This article originally appeared in The Hill October 15, 2022.
For centuries scholars have studied economic growth and development with an eye toward explaining what makes some places wealthy and others less so. We recently added to the large volume of studies by examining the relationship between economic freedom and labor market outcomes in the 383 local economies, or metropolitan statistical areas (MSAs), in the United States.
We found that areas with more economic liberty typically do better than those with less freedom on vital measures such as the unemployment rate, employment growth, and population growth. Policymakers would be wise to practice restraint. State and local governments should reduce or eliminate barriers to peaceful and voluntary association between employees and employers, as well as between buyers and sellers in general.
Some background is in order. For many years, the Fraser Institute in Canada has produced quantitative measures of the level of economic freedom in countries and states (or provinces in Canada). The state-level index is built around three major areas: government spending, taxes, and labor market restrictions. We follow a similar methodology but drill down to the local level. In our study, each area has three variables such as spending as a percentage of personal income and union density. They are scored objectively based on the data, and then each area is ranked accordingly.
We found that eight of the top 10 freedom scores in our index were for metropolitan areas in Florida. The other two were from Texas. In fact, the top 16 scores went to MSAs located in these two states.
At the other end of the spectrum was California. Six of the 10 worst performing metropolitan areas in our study were in the Golden State. Another two were in New York and one each in Hawaii and New Jersey.
We divided the 383 MSAs into four groups (quartiles), from the most-free 25 percent to the least-free, and then we examined how they performed economically. Metropolitan areas with the highest economic freedom saw employment grow 2.5 times faster and population grow 10 times faster than those with the lowest freedom. Those lowest-freedom areas also had a one-third higher unemployment rate than the most-free areas.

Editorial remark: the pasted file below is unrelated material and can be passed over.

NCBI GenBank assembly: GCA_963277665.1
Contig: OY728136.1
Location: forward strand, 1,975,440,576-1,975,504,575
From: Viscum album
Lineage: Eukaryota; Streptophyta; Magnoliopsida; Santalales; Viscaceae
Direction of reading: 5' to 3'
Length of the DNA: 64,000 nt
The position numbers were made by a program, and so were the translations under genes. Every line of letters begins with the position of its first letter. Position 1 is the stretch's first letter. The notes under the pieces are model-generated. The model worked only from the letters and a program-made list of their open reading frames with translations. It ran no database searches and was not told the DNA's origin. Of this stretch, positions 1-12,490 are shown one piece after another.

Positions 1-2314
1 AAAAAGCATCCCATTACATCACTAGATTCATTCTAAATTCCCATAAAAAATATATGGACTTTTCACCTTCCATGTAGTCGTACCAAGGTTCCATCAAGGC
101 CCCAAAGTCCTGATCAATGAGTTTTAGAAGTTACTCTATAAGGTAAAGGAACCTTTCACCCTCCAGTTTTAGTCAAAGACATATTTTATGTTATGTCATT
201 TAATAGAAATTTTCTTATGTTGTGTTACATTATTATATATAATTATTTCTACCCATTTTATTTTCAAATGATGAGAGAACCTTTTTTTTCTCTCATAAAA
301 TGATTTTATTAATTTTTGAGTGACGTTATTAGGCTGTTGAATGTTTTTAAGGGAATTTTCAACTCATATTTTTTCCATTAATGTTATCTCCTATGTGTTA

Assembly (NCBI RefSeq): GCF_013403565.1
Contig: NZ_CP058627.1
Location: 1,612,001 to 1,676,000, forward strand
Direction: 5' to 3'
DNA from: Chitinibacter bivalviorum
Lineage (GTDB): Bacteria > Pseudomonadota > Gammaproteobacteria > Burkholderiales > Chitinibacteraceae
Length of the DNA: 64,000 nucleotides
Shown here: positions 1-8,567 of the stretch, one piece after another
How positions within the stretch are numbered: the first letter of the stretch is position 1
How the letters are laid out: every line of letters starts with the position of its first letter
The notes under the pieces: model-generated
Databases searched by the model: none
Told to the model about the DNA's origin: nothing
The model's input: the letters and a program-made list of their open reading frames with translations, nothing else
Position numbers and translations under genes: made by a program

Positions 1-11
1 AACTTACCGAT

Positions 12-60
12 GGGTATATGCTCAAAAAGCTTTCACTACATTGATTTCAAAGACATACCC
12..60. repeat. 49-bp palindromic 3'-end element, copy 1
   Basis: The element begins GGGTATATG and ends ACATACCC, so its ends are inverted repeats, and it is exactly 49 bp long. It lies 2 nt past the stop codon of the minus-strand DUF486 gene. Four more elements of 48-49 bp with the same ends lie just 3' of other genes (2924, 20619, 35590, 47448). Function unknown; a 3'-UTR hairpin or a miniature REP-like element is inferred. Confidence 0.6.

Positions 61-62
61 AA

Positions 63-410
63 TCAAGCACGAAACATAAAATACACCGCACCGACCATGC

Metropolitan areas with the highest minimum wage burdens had unemployment rates nearly 50 percent higher than those with the lowest burdens. Metro areas with the largest state and local government employment shares had unemployment rates 40 percent higher than those with the smallest.
It may be tempting for the earnest skeptic to dismiss such research on the grounds that these are simplistic correlations. After all, Naples, Fla. and Dallas, Texas also have more days of sunshine than, say, Grand Rapids, Mich.
But scholars around the world have had access to data like ours at the local, state, and country levels for years. They are sensitive to spurious conclusions that could be drawn from the data and take great pains to control for key variables that may influence their findings.
More often than not, these researchers demonstrate positive links between economic liberty and economic outcomes people, policymakers and politicians claim they want, such as faster economic and population growth and more entrepreneurship.
One of those papers, titled “Economic Freedom and Income Levels in the United States,” found that a 10 percent increase in economic liberty is associated with a 5 percent increase in inflation-adjusted per capita gross state product, or the value of all the goods and services produced within a state’s geographical borders. When the amount of output per person increases, the overall standard of living and income level tends to increase as well, which can bring benefits to everyone. There are hundreds of other papers with similar findings.
The conclusion to all of this is that policymakers who wish to provide more opportunities for people to enjoy the blessings of economic well-being need to make economic freedom a top priority. That means policymakers should refrain from crowding out private employment with government employment, reduce the burden of the minimum wage and taxes, and rein in unnecessary government spending.
A huge volume of research shows that areas that keep government intervention to a minimum (i.e., those with higher economic freedom) tend to have better outcomes on a wide variety of measures, including lower unemployment rates, higher employment growth, higher population growth, and many, many others.
Michael LaFaive is the senior director of fiscal policy at the Mackinac Center for Public Policy, a free-market research and educational institute in Michigan. Follow him on Twitter @lafaive.
Dean Stansel, Ph.D., is an economist at the Bridwell Institute for Economic Freedom in SMU’s Cox School of Business in Dallas, Texas. Follow him on Twitter @deanstansel.
Permission to reprint this blog post in whole or in part is hereby granted, provided that the author (or authors) and the Mackinac Center for Public Policy are properly cited.
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